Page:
The first-year class is divided into two sections. Approximately 75 percent of the upper-level classes have an average of fewer than 25 students.
The average age of student ranges from 24 to 26, with students starting law school from their 20s to their 60s.
The first-year class enrollment was 118 for the 2020-2021 academic year, with 46 percent women and about 14 percent underrepresented minority students.
Students at Mizzou Law experience small class sizes with ready access to faculty scholars. The student-faculty ratio is currently 8.4:1.
The school’s spacious and modern building, Hulston Hall, is located in the heart of the beautiful University of Missouri campus, within easy walking distance of the university’s famous Columns, the student center and the recreation center. Opened in 1988, Hulston Hall houses the law school’s classrooms, library, student organization offices, lounge and dining area. As one student recently said, “You’re going to have all of your classes here, you’re going to eat here and you may even sleep here – but you’re also going to have fun here.”
Special features in Hulston Hall include our Courtroom’s recording equipment to assist students in practicing and perfecting the skills of oral argument, advocacy and litigation; the law library’s extensive collection of legal research databases and print materials for study and research in all areas of the law; and our team of law librarians — several with law degrees — IT professionals, and staff to assist legal researchers in accessing and using the library’s collection.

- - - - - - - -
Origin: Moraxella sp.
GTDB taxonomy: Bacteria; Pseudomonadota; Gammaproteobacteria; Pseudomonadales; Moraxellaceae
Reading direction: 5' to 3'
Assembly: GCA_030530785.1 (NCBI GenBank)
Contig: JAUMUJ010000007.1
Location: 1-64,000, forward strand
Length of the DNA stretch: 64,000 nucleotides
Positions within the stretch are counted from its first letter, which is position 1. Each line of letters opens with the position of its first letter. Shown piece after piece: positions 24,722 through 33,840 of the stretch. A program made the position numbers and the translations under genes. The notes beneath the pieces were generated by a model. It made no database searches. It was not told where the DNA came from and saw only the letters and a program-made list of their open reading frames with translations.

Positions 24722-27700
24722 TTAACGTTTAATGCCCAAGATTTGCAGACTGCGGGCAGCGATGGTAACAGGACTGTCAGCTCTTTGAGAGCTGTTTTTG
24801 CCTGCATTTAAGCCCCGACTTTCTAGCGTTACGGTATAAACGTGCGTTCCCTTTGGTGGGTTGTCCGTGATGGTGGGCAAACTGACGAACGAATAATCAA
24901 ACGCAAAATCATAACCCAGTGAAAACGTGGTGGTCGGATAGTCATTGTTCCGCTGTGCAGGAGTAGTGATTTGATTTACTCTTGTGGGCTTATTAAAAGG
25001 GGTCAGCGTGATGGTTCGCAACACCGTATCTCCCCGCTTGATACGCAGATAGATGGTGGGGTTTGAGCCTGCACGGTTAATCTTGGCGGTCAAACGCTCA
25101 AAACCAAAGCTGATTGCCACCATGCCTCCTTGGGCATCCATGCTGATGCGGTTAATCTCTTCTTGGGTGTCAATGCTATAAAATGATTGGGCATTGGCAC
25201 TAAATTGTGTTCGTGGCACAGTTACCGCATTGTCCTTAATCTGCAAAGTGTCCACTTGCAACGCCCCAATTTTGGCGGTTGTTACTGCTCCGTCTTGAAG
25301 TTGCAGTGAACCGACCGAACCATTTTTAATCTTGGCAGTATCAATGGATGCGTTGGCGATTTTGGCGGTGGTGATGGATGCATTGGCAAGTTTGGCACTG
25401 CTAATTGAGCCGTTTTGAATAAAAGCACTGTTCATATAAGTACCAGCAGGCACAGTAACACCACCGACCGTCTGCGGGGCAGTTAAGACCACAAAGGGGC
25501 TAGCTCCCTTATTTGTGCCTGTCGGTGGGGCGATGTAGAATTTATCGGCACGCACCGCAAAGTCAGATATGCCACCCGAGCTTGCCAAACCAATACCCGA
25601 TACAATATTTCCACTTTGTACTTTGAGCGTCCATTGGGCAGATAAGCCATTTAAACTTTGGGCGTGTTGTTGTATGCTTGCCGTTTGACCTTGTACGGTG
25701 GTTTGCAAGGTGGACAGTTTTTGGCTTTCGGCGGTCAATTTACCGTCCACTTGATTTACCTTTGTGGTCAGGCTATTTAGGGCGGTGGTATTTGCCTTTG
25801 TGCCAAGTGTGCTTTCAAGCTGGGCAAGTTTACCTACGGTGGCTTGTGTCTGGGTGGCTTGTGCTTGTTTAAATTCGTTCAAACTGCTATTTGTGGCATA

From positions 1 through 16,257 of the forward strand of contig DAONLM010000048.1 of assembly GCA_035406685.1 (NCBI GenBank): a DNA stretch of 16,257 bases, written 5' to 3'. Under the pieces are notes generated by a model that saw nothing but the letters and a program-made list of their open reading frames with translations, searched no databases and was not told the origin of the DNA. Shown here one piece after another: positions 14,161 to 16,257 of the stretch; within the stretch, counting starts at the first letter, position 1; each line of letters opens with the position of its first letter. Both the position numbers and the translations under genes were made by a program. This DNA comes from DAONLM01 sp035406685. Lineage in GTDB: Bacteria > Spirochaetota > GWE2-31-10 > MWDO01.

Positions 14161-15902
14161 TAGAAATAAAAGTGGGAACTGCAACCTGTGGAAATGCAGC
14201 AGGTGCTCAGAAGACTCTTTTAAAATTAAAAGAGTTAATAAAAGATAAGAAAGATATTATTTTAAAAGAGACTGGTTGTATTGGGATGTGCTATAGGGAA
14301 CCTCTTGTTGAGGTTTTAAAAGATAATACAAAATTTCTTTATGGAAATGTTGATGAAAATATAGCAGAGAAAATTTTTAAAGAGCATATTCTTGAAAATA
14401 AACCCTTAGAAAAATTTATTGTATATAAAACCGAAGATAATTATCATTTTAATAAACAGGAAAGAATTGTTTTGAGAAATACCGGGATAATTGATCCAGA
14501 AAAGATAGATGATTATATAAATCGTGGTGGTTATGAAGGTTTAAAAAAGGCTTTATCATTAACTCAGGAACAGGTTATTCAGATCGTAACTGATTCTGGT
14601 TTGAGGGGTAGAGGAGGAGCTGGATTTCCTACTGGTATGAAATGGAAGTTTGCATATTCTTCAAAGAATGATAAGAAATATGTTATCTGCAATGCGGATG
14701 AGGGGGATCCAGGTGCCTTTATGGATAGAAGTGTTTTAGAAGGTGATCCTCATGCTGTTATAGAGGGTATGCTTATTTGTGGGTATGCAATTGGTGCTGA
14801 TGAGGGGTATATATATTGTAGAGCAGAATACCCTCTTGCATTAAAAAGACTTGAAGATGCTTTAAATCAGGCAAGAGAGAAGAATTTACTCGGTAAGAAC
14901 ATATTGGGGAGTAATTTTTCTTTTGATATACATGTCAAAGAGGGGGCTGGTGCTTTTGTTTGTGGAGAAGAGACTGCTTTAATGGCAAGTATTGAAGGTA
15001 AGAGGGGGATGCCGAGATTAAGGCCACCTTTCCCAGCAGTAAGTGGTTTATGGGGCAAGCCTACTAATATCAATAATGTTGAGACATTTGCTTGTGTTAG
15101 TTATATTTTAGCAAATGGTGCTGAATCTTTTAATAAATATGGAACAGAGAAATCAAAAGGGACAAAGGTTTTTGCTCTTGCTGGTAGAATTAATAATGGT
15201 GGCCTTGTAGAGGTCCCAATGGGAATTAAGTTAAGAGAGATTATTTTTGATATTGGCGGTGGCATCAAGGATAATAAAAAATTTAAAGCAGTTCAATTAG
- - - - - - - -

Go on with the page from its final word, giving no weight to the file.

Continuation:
The University of Missouri is located in the center of Columbia, Missouri, which is often referred to as “Collegetown U.S.A.” With a population of about 120,000, Columbia is located in central Missouri, halfway between St. Louis and Kansas City and about 30 minutes from the state’s capital, Jefferson City. Columbia is routinely rated as one of the best U.S. cities in which to reside.
What makes Columbia a great place to live is a matter of individual taste, but we like its extensive network of trails, designation as a hub for arts and culture, home of Southeastern Conference sports and variety of festivals.
The School of Law is a charter member of the Association of American Law Schools. The School of Law is fully accredited by the American Bar Association. Questions regarding ABA accreditation may be directed to the Council of the Section of Legal Education and Admission to the Bar, American Bar Association, 321 North Clark Street, 21st Floor, Chicago, IL 60654-7597 or 312-988-6738. Basic information about the School of Law is published annually in the ABA Official Guide to Law Schools.
Student complaints implicating compliance with the standards imposed by the American Bar Association Section on Legal Education and Administration to the Bar shall be filed in writing with the Associate Dean for Academic Affairs, or if the complaint involves the person serving in that capacity, with the Dean of the Law School.
The complaint shall include the date in which the complaint is being filed; the name and address of the complainant; and a description of the complaint.
The description of the complaint shall include a description of the accreditation standard which the law school’s action or inaction implicates.
The Associate Dean for Academic Affairs (or the Dean of the Law School) will investigate the complaint and respond to the complainant in writing within 30 calendar days from receiving the complaint. The response will indicate whether the Law School has taken any corrective action, or if not, the reasons for not taking any action.